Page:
A Bethesda doctor has filed an ethics complaint against Maryland Sen. Brian E. Frosh over his handling of legislation that would have limited plaintiffs' awards in medical malpractice cases.

Audrey P. Corson wrote the Maryland State Ethics Commission and the General Assembly's ethics committee to allege that Frosh (D-Montgomery), a partner in a law firm that has handled scores of such cases, had a conflict of interest as chairman of the Senate committee that defeated the measure.

Frosh is a partner in Karp, Frosh, Lapidus, Wigodsky & Norwind, a Rockville firm that has represented numerous people in lawsuits against doctors. The firm has secured many verdicts in excess of $1 million.

Corson, an internist in Frosh's legislative district, said the legislation would have helped contain the soaring cost of medical malpractice insurance.

"Senator Frosh was instrumental in the demise of this bill," Corson wrote. "Senator Frosh should clearly disclose if he has, or ever has, received referral fees on malpractice cases."

Frosh said his partnership arrangement with the firm does not let him share in earnings from cases in which he was not personally involved. And to his recollection, he said, he has handled only one Maryland malpractice case in recent years.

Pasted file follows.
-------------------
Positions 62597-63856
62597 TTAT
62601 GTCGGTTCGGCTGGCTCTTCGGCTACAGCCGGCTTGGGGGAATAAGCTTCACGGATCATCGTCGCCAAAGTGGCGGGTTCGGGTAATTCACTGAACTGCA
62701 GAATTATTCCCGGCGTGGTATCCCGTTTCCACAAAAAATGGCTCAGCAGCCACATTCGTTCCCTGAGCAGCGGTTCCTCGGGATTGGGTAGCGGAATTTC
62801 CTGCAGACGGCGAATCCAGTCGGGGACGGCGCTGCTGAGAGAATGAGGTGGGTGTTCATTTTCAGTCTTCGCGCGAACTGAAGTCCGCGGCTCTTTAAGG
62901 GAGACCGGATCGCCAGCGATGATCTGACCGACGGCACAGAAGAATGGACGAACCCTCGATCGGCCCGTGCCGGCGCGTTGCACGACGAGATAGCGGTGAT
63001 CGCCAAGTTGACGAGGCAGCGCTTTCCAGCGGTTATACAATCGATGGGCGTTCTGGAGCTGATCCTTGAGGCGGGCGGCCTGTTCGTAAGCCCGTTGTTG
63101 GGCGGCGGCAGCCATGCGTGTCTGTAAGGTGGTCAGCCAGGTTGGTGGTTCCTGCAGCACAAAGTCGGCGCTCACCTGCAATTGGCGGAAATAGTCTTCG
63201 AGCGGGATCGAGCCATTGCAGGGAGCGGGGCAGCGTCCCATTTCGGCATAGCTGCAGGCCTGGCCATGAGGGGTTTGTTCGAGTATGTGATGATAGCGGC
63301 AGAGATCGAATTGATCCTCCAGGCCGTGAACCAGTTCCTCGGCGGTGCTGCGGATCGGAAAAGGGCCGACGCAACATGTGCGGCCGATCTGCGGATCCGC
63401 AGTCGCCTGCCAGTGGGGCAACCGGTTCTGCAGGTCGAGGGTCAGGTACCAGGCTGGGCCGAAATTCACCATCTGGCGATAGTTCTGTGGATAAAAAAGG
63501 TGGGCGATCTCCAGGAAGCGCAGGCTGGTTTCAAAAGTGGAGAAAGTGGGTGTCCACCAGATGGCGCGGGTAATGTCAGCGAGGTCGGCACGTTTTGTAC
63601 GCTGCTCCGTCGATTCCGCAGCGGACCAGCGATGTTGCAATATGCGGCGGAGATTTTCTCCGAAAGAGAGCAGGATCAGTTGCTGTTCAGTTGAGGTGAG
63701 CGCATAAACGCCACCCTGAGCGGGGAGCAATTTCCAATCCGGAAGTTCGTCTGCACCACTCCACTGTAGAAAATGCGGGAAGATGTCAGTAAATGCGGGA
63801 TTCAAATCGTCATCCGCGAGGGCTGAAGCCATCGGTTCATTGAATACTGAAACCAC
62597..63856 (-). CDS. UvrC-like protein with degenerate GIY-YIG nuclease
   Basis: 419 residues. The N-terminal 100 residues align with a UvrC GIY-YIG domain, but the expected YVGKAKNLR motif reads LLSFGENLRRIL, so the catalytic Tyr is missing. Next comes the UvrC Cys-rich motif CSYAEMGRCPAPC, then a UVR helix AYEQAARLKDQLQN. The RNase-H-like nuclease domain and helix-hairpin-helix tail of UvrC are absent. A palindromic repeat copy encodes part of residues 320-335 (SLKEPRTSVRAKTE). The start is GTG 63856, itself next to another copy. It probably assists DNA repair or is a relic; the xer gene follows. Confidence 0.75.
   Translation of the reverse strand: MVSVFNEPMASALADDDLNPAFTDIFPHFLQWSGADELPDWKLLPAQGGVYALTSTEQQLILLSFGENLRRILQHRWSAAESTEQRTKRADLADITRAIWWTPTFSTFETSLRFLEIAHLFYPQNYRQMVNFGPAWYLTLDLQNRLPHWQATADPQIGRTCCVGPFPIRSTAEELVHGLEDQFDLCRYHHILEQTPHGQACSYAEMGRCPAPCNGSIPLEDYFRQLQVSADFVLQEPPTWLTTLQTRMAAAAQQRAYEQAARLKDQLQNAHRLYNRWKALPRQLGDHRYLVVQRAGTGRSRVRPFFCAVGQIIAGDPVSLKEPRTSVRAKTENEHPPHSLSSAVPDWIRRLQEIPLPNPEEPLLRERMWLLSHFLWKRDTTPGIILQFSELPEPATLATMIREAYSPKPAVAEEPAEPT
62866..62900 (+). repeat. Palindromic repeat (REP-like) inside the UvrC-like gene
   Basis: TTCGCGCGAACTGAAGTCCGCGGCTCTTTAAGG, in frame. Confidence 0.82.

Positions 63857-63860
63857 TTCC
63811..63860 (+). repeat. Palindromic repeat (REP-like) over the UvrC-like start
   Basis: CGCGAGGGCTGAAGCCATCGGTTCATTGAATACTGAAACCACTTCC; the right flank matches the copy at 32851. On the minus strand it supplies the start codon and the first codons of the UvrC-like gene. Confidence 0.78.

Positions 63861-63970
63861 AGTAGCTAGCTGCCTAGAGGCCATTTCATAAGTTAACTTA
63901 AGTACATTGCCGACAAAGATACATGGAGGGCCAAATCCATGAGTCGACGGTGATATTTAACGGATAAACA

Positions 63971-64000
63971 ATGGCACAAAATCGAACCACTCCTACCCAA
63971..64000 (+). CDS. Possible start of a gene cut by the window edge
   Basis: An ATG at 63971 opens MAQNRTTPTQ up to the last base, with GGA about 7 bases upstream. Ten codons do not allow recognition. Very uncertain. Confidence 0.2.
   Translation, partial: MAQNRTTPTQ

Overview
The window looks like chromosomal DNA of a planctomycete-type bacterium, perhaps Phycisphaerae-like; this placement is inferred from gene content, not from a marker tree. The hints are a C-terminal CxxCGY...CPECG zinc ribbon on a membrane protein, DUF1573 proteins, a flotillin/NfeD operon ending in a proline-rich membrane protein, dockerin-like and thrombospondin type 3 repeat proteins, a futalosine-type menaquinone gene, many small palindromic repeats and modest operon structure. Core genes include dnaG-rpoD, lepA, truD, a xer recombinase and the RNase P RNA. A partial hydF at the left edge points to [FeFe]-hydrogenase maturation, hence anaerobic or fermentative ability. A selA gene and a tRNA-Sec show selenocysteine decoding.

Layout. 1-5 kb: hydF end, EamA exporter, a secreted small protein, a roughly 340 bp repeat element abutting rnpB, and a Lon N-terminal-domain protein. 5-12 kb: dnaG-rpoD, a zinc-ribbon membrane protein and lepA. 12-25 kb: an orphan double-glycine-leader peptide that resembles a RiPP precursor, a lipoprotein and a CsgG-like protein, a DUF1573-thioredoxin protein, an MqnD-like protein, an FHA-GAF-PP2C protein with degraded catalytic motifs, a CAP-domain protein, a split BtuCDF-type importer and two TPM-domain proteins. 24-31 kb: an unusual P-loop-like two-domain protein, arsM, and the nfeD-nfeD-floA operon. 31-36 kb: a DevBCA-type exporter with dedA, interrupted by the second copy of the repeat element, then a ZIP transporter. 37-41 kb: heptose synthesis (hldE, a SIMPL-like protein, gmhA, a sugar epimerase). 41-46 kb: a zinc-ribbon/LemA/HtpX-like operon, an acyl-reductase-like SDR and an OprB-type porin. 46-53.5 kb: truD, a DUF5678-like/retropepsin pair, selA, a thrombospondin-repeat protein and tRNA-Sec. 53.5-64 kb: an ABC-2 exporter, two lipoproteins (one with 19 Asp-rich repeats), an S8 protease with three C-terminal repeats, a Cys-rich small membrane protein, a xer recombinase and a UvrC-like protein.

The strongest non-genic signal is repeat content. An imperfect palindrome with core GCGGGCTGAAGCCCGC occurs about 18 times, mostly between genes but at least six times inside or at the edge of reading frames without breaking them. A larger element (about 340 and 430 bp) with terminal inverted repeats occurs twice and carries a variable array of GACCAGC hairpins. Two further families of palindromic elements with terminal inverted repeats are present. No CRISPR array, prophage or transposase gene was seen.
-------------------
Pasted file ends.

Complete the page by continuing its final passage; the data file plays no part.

But Frosh, who heads the Senate Judicial Proceedings Committee, also said he recognized early in the session that he could be vulnerable to allegations of a conflict. A page on his law firm's Web site listed 57 cases under the heading "Million Dollar and Other Major Cases," many of which are described as medical malpractice cases. When Frosh learned that doctors were circulating the list, his firm removed the page from its Web site.

Frosh said he consulted in February with the General Assembly's ethics adviser, William G. Somerville, who said he was on solid ground. "He said, 'Under the law, you can participate in this,' " Frosh said.

The situation highlights a recurring predicament for Maryland's part-time, citizen legislature: Many lawmakers wind up voting on bills that could have a direct effect on their professions. Typically, legislators are asked to recuse themselves from debate only if a measure would enrich them personally, rather than simply benefit their profession.

Frosh said Somerville advised him that the malpractice bill was not a concern because all trial lawyers -- not just Frosh -- could benefit from defeat of the measure.

"We've got lawyers, doctors and insurance agents in the legislature," Frosh said, "and, to some extent, all of us have an indirect financial interest in this legislation."

Frosh will head a commission appointed by Senate President Thomas V. Mike Miller Jr. (D-Calvert) to study the medical malpractice issue over the summer. He said he believes that he can be objective in that role as well.

But he added that he hopes the legislature's ethics committee will fully investigate Corson's complaint.

Miller said he thought the complaint was "some type of hardball preemptive strike by the far right wing of the medical profession."

"When you attack someone that is as decent and honest as Brian, I think it will backfire," he said. "It will just make members of the Senate rally around him."